Unclaimed property does not include land, taxes, or motor vehicles. Some examples of unclaimed property include: insurance claim payments, security deposits, wages, vendor payments, security deposits, utility deposits, safe deposit boxes, stocks, miscellaneous outstanding checks, bonds, gift certificates, dormant checking accounts, dormant savings accounts, rebates, and the contents of safe deposit boxes.
How Much Unclaimed Money is in Nebraska?
Nebraska has $170 million in unclaimed property. They have 350,000 potential claimants; these claimants include organizations, businesses, and people. In 2018, they paid out over $14 million in claims. There were almost 17,000 claims paid. Nebraska’s portion of the unclaimed money in the United States is relatively small; according to the National Association of Unclaimed Property Administrators (NAUPA), there is more than $42 billion in unclaimed property available throughout the various states and territories in the United States.
Nebraska Unclaimed Money Finder
Start your search for unclaimed property at unclaimed property search page on the Nebraska State Treasurer’s website.
In Nebraska, you begin your search by entering in an individual or business name. You can use a full name or simply a last name. Nebraska does not give you the option of including other parameters in your search, in the address.
For this search, we are using the same name we use in our other tutorials: Bob Smith. This name is chosen on purpose because it is common. It will probably ensure positive search results. It will also help you see some of the potential pitfalls of searching for common names, because you may get too many results, and help you incorporate strategies to avoid those pitfalls.
We begin the search by looking only for the last name “Smith.” There are over 5,000 results if you search by last-name only:
There are so many results that can be overwhelming. To narrow them down, you can try running the search including the first name, so that you are looking for “Bob Smith” instead of just the last name Smith:
There are only 8 results when searching for the whole name. This will make searching much less difficult than thousands of search results.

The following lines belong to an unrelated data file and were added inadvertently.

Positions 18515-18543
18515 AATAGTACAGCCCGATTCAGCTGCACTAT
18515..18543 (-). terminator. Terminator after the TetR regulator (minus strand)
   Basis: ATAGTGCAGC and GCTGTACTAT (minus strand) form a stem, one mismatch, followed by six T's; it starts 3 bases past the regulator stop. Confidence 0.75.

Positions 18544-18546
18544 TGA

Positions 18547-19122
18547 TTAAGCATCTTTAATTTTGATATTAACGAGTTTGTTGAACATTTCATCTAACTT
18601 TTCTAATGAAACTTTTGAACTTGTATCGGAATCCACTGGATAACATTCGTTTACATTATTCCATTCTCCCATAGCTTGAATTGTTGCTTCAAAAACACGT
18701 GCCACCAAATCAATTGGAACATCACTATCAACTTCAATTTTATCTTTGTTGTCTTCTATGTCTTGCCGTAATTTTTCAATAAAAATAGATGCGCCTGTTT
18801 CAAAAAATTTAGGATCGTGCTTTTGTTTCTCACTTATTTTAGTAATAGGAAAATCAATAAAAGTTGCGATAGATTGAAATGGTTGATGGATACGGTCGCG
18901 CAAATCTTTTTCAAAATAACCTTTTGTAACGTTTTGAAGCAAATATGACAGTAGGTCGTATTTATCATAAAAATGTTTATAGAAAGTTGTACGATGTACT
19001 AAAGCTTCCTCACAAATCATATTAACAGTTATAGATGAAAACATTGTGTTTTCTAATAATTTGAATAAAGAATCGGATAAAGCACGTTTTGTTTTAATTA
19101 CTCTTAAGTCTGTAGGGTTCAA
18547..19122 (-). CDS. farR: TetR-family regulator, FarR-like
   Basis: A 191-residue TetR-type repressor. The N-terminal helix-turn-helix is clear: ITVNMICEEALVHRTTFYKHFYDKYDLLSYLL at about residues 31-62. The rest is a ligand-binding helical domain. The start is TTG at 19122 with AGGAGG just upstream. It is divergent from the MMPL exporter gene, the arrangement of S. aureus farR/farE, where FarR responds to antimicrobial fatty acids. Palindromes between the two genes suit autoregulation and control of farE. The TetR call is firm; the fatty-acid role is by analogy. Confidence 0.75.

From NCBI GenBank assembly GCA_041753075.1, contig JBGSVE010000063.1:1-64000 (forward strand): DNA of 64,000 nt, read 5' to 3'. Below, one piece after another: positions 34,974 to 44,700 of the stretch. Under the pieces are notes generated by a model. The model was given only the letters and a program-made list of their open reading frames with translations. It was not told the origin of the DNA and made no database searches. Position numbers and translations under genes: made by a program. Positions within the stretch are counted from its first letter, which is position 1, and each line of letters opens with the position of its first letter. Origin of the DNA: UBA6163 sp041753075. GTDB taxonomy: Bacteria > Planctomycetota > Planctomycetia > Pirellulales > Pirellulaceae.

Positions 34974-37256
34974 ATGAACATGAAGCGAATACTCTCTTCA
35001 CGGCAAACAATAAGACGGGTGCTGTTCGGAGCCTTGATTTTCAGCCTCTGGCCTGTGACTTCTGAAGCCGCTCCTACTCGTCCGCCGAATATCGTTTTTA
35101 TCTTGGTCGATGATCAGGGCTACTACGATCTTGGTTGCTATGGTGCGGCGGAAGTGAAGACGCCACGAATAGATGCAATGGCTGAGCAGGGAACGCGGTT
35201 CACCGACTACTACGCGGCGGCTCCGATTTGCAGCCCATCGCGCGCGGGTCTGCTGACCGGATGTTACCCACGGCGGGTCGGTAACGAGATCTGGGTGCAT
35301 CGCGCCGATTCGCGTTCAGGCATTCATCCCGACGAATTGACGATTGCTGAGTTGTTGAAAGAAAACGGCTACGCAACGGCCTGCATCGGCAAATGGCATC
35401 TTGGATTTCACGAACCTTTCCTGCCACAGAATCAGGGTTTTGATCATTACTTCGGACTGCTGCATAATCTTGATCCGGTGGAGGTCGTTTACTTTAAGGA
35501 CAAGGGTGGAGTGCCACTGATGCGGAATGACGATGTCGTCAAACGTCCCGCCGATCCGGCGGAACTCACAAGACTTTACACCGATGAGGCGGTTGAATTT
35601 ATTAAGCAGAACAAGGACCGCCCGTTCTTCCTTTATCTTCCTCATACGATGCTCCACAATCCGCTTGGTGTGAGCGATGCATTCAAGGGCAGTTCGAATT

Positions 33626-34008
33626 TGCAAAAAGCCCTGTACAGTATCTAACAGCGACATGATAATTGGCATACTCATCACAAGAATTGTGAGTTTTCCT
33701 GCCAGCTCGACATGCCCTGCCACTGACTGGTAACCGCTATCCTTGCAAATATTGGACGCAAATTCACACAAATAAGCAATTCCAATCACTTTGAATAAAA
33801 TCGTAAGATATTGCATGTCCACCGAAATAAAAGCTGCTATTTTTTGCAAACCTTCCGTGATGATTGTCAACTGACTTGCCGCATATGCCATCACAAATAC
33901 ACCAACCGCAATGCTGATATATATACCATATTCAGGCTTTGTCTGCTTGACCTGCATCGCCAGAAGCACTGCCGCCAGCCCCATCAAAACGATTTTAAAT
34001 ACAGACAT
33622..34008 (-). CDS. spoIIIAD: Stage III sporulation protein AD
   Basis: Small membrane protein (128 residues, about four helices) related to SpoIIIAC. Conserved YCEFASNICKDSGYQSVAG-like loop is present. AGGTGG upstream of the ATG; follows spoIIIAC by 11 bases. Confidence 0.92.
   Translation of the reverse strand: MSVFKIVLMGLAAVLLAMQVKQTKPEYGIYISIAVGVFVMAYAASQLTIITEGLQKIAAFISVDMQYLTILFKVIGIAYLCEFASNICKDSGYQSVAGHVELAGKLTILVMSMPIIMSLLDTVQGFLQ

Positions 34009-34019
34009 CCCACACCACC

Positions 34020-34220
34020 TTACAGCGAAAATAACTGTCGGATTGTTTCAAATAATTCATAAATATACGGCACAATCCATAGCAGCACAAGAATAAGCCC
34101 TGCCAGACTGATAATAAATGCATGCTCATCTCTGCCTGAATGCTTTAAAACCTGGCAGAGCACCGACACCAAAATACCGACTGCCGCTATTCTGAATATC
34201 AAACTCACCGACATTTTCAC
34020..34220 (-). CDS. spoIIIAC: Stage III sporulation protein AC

When you look at the search results, you see that each entry has: a property id number, an owner name, the property value, the shares, whether it is the safe deposit box, and the words “submit claim” for submitting a claim. This is less information than you may find in other states, where address and type of property may be indicated in the search results.
If you hit the “submit claim” form, you get a claim form for that individual claim. In some states, you can choose multiple claims at the same time. However, in Nebraska, you hit “submit claim” and are taken to a claim form for each individual type of property. The claim form looks like this:
The claim form auto fills in the owner’s name, the property ID, the owner’s date of birth, the owner’s social security number, and whether the owner is living or deceased. You are also asked to provide all of the addresses that the owner has resided at for the past ten years. This is an important thing to know, because you are not required to provide a 10-year address history for most owner’s in most states:
Finally, you will be asked to provide claimant information:
The claimant information will ask if the claimant is: the original owner, an heir, a corporation, or an executor or personal representative. You will also be asked to provide your first name, last name, social security number, date of birth, address, city, state, and zip code. You will also be asked for contact information, like your daytime phone number and email address.
You will also be asked what brought you to the website:
Unclaimed Money Laws in Nebraska
Nebraska’s unclaimed property laws are found in the Nebraska Uniform Disposition of Unclaimed Property Act, Nebraska Revised Statutes §§ 69-1301 et al.
Nebraska Unclaimed Money FAQ
How long does Nebraska hold unclaimed money?
The state of Nebraska holds unclaimed money forever, until it is claimed by the rightful owner or an assignee or heir of the rightful owner.
Examples of Unclaimed Money
While unclaimed money is often referred to as unclaimed property, it actually refers specifically to the types of property that are easily converted to negotiable instruments. Other types of property, like real property and motor vehicles, are specifically exempted from the unclaimed property program. In addition, state taxes are not part of the unclaimed property program. Some examples of the type of property that might be unclaimed property are: the contents of safe deposit boxes, insurance claim payments, dormant savings accounts, security deposits, rebates, gift certificates, bonds, dormant checking accounts, uncashed checks, utility deposits, vendor payments, unpaid wages, and stocks.
Does the state of NE make efforts to locate owners?
Nebraska makes some efforts to locate the original owners of unclaimed property. For example, the State Treasurer goes to county fairs around the state of Nebraska and lets people know about the state’s unclaimed property program. It also publishes a yearly unclaimed property report, which names property by county. The biggest outreach effort is probably the state’s unclaimed property website, which allows you to search the entire state by your name.
Other sources to search besides NE state database?
While your unclaimed property search may start in Nebraska, if you really want to make sure that you are finding and claiming all of your abandoned property, you will probably need to expand your search outside of the state where you reside. For most people, this means expanding your search in two ways: 1) including other states where you have lived or where people who may have left you property lived; and 2) including some national-level databases.